Sponge grenades? Cops release details of response to Sunday’s protest, vow to turn up in force in Yuen Long tomorrow

Police stationed outside Western Market in Sheung Wan hold up a black flag warning protesters they will fire tear gas unless they disperse on July 21, 2019. Photo by Vicky Wong.
Police stationed outside Western Market in Sheung Wan hold up a black flag warning protesters they will fire tear gas unless they disperse on July 21, 2019. Photo by Vicky Wong.

Police released further details about their response to unrest in Sheung Wan on Sunday night, saying they fired 55 cans of tear gas, five rubber bullets, and 24 so-called sponge grenades (basically an extra-large rubber bullet) at the crowd of pro-democracy protesters.

Riot police deployed the weapons after anti-government protesters blew past the officially sanctioned endpoint of an peaceful march earlier in the day and continued on to Sai Wan, where they vandalized Beijing’s liaison office and pelted China’s national emblem with eggs and black paint.

At a press briefing on Thursday evening, Chief Superintendent John Tse Chun-chung, head of the police public relations bureau, said the officers had no choice but to deploy the weapons as protesters were throwing bricks at their officers, adding “we think the force we used was lawful and proportionate.”

Also at the press briefing was Acting Regional Commander of New Territories North Tsang Ching-fo, who said despite police formally banning a protest planned for Yuen Long tomorrow, officers will still be out in force.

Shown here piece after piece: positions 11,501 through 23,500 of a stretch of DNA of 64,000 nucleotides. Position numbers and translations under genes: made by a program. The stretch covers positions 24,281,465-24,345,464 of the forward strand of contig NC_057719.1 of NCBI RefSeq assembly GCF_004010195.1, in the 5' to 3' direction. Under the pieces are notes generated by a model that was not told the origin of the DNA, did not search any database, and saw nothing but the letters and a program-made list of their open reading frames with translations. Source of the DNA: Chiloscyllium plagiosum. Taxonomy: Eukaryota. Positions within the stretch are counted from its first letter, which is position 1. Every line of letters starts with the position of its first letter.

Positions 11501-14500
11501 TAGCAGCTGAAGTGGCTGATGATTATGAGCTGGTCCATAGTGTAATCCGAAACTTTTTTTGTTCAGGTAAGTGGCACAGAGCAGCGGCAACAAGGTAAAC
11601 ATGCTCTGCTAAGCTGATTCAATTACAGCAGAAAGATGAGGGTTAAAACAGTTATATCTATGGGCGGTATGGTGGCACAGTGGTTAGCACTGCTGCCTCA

“We are preparing for it anyway. But that will depend on the situation,” he said. “There will be a deployment to prevent any sort of attack on the locals and there will possibly be deployment for general policing as well as the transport arrangements, to prevent any disturbance of the transport in the area.”




Tsang said at the briefing they had received at least 1,700 letters from Yuen Long residents and villagers urging the police force not to allow Saturday’s protest to go ahead, and said there was a very good reason for the police to object to the protest, saying it would have posed a severe risk to public order.

The rally was announced in response to the bloody violence at Yuen Long MTR station on Sunday, which saw a mob of men in white shirts indiscriminately attack dozens of protesters returning from the rally on Hong Kong Island that day.

Though organizers insisted the march would be peaceful, activists online were circulating “battle plans” that appeared to call for retaliatory attacks on Yuen Long residents.

Politicians on both sides of the aisle warned of the potential for violence, and rural leaders in the area urged the police not to allow the march to go ahead. Yesterday afternoon police formally issued a letter of objection to the rally, which effectively makes Saturday’s protest an illegal assembly.

Despite the letter of objection, the march’s organizers have said the event will go ahead.

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